Starred in A Tale of Two Cities (1935), Lost Horizon (1937) and The Prisoner of Zenda (1937). In 1947, he won Academy Award for Best Actor for film A Double Life.
Handcuffs or Kisses
The White Sister
The Eternal City
Twenty Dollars a Week
Her Night of Romance
A Thief in Paradise
His Supreme Moment
Her Sister from Paris
The Dark Angel
Lady Windermere’s Fan
The Winning of Barbara Worth
The Night of Love
The Magic Flame
The Devil to Pay!
The Unholy Garden
Bulldog Drummond Strikes Back
Clive of India
The Man Who Broke the Bank at Monte Carlo
Under Two Flags
If I Were King
The Light That Failed
My Life with Caroline
The Late George Apley
Champagne for Caesar
The Story of Mankind
Why should I go to dull parties and say dull things just because I wear greasepaint and make love to beautiful women on the screen? ~ Ronald Colman
Ronald Charles Colman was born in Richmond, Surrey, England. He was educated at boarding school in Littlehampton, where he discovered that he enjoyed acting, despite his shyness. He intended to study engineering at Cambridge, but his father’s sudden death from pneumonia in 1907 made it financially impossible.
He became a well-known amateur actor and was a member of the West Middlesex Dramatic Society in 1908–09. He made his first appearance on the professional stage in 1914.
in 1909, he joined the London Scottish Regiment. In October 1914, Colman was seriously wounded by shrapnel in his ankle, which gave him a limp that he would attempt to hide throughout the rest of his acting career. Therefore, he was invalided out of the British Army in 1915.
In 1916, he resumed acting on the British Stage. In 1920, Colman went to America and toured with Robert Warwick in The Dauntless Three, and subsequently toured with Fay Bainter in East is West.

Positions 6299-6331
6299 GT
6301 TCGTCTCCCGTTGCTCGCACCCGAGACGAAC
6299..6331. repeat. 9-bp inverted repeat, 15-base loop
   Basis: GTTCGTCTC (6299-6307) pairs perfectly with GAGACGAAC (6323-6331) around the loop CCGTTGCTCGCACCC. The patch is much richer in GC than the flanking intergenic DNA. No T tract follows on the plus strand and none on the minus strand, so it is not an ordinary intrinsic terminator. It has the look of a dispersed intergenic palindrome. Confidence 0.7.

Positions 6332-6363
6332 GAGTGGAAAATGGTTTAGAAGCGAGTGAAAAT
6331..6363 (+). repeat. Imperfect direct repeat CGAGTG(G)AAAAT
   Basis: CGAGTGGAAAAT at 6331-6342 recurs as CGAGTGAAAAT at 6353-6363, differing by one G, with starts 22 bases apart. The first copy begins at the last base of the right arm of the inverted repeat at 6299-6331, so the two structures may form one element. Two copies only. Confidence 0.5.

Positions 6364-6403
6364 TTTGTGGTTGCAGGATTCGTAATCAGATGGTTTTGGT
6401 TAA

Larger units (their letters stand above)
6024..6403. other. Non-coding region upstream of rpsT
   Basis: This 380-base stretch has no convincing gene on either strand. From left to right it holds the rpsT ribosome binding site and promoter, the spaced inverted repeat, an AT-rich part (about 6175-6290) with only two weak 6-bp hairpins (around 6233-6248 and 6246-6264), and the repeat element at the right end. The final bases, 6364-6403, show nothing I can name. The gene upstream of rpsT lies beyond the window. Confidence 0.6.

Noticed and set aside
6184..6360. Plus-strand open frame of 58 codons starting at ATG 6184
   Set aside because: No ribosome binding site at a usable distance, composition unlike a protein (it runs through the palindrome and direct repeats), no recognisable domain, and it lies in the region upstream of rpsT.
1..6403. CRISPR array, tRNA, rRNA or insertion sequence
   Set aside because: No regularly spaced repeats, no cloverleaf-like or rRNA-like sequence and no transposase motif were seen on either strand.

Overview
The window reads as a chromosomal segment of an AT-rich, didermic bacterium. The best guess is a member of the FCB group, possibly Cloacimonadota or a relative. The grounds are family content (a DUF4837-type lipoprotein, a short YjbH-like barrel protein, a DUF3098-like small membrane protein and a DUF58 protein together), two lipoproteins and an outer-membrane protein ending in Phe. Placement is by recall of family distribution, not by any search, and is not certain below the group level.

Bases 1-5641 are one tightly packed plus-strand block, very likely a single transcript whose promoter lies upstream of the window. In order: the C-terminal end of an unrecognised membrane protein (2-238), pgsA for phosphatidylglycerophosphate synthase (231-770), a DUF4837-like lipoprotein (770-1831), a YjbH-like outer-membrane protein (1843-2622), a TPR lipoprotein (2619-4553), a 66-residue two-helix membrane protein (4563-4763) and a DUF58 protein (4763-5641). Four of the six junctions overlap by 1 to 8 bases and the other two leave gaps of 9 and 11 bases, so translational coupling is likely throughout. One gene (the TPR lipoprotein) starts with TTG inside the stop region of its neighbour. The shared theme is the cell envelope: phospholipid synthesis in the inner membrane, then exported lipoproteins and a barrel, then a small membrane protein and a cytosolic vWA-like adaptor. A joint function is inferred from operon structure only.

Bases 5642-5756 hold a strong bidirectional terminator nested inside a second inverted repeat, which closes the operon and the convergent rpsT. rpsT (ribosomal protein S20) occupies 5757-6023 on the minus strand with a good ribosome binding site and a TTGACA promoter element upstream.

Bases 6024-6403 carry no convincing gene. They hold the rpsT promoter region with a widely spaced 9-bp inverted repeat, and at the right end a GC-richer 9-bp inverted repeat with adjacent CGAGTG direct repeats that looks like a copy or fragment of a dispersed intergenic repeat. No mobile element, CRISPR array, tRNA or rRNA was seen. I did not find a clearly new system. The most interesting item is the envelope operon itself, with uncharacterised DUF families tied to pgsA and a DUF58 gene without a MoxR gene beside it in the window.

Colman had first appeared in films in Britain in 1917 and 1919 for director Cecil Hepworth. While appearing on stage in New York in La Tendresse, Director Henry King saw him, and engaged him as the leading man in the 1923 film, The White Sister, opposite Lillian Gish, and he was an immediate success. Thereafter Colman virtually abandoned the stage for film.
He became a very popular silent film star in both romantic and adventure films, among them The Dark Angel (1925), Stella Dallas (1926), Beau Geste (1927) and The Winning of Barbara Worth (1926). His dark hair and eyes and his athletic and riding ability (he did most of his own stunts until late in his career) led reviewers to describe him as a “Valentino type”. He was often cast in similar, exotic roles. Towards the end of the silent era, Colman was teamed with Hungarian actress Vilma Bánky under Samuel Goldwyn and the two were a popular film team rivaling Greta Garbo and John Gilbert.
His first major talkie success was in 1930, when he was nominated for the Academy Award for Best Actor for two roles – Condemned and Bulldog Drummond. He thereafter appeared in a number of notable films: Raffles in 1930, The Masquerader in 1933, Clive of India and A Tale of Two Cities in 1935, Under Two Flags, The Prisoner of Zenda and Lost Horizon in 1937, If I Were King in 1938 and Random Harvest and The Talk of the Town in 1942. He won the Best Actor Oscar in 1948 for A Double Life. He next starred in a screwball comedy, 1950’s Champagne for Caesar.
At the time of his death, Colman was contracted by Metro-Goldwyn-Mayer for the lead role in Village of the Damned. However, Colman died and the film became a British production starring George Sanders, who had married Colman’s widow, Benita Hume.
Colman died on May 19, 1958, aged 67, from acute emphysema in Santa Barbara, California, and was interred in the Santa Barbara Cemetery.